Jakarta Palembang / Five must-see competitors at the 2018 Asian Games

By: Thomas Brent - Posted on: August 15, 2018 | Current Affairs

The 18th edition of the Asian Games kicks off in Jakarta at the Gelora Bung Karno Main Stadium this weekend, welcoming 45 countries to compete in 40 different sports. Southeast Asia Globe picks out five competitors to watch at this year’s games

The Asian Games torch relay started one month ago in New Delhi – the host of the first ever games – and concludes 15 August in Jakarta Photo: Asian Games 2018

For the first time in its 67-year history, the Asian Games will be held in two cities: Indonesia’s capital of Jakarta and Palembang in South Sumatra province. The opening ceremony gets the huge sporting event underway this Saturday. The 16-day competition runs to 2 September, featuring 484 events.

This is Indonesia’s second time hosting the games, its first being in 1962. That year, the world’s fourth most populous country finished second behind Japan, claiming 51 medals. Only seven countries have competed in every edition of the Asian Games: India, Indonesia, Japan, the Philippines, Sri Lanka, Singapore and Thailand.

This year’s competition features two new demonstration events: canoe polo and esports. Esports, also known as competitive video gaming, is rapidly gaining popularity and is expected to be included as a medal event at the next Asian Games in 2022.

Many top athletes will be competing in this year’s tournament, showcasing the best of Asia’s sporting prowess – including the oldest competitor, age 81, for a diverse field of sporting events and stars. Here, we look at five of the game’s must-see competitors.

Son Heung-min – Football

South Korea’s star footballer Son Heung-min has been given permission by Premier League contenders Tottenham Hotspur to join the Asian Games. The South Koreans crashed out of the recent World Cup in Russia in the group stages, but not before a stinging parting shot as they put former world champions Germany to the sword in a 2 – 0 victory. They are favourites to win in Indonesia, and for Son, there is a lot more on the line. If they do triumph, he will be exempt from military service, allowing him to continue playing in England uninterrupted.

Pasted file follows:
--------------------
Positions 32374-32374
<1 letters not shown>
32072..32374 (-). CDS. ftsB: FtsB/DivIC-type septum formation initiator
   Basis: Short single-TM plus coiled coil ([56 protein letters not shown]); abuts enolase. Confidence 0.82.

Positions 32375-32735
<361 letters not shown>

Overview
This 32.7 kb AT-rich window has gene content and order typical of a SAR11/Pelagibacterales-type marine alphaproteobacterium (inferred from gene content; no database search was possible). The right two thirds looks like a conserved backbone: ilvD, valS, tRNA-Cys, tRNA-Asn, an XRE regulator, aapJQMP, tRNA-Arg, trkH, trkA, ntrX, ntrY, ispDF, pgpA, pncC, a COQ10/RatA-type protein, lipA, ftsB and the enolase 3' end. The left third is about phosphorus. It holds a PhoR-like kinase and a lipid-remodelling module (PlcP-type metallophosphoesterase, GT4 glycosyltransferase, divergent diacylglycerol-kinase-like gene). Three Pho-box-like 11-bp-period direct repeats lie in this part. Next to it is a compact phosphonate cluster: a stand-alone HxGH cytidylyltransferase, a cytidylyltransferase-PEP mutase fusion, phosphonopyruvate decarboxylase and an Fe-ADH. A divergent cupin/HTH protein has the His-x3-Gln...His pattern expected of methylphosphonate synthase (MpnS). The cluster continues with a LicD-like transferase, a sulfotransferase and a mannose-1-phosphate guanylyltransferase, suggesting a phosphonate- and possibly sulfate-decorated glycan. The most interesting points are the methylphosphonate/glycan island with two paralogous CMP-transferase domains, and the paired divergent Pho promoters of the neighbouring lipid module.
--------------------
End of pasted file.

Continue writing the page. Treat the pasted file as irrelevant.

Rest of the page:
Elaheh Ahmadi – Shooting

Iran’s Elaheh Ahmadi has been chosen as the country’s flag bearer, the first Iranian woman ever to do so. Originally the honour was given to Olympic taekwondo bronze medallist Kimia Alizadeh, but she had to pull out of the competition due to injury.

Ahmadi comes into the games in good form, having taken first place at the ISSF World Cup in Munich, Germany, earlier this year, winning in the 50m rifle three positions category. In 2010, she claimed silver at the Asian Games in the same category, and this year she will be looking to go one better.

Rani Rampal – Field hockey

The captain of the Indian women’s field hockey team has a point to prove. The 23-year-old recently described to Indian news website FirstPost how she broke down after her team crashed out of the Hockey World Cup in London just a couple of weeks ago. They lost to Ireland in the quarter-finals in a shootout, with Rani missing her shot. Ireland went on to reach the final, where they ultimately lost to the Netherlands.

Despite the bitter defeat, Rani and the team are determined to make up for it at the Asian Games, where victory will ensure a place at the 2020 Olympics in Japan. “We performed really well at the Commonwealth Games and at the World Cup too. But the medal did not come,” Rani told FirstPost. “But now we have moved on.”

Dmitriy Balandan – Swimming

The 23-year-old breastroke specialist from Kazakhstan claimed gold in three events at the previous Asian Games, winning in the 50m, 100m and 200m breastroke.

He followed that up with a gold in the 200m at the Rio de Janeiro Olympic Games. He is a special talent and could once again light up the Asian Games with his record-breaking speed.

Don’t blink.

Lee Hung Fong – Bridge

Competing in one of the Games’ more bizarre events is 81-year-old Lee Hung Fong, who is a part of Malaysia’s contract bridge team – that’s right, the popular card game is an event at the Asian Games.

Likely the oldest-ever athlete to compete in the competition, Lee is hoping Malaysia can go on a good run in the tournament: “I am very, very happy to be there because I am the oldest member of the team and I hope I can get through with my teammates and hope we all enjoy the Games and have a good time,” local media reported her as saying. She is 70 years older than Malaysia’s youngest competitor, 11-year-old skateboarder Ian Nuriman Amri.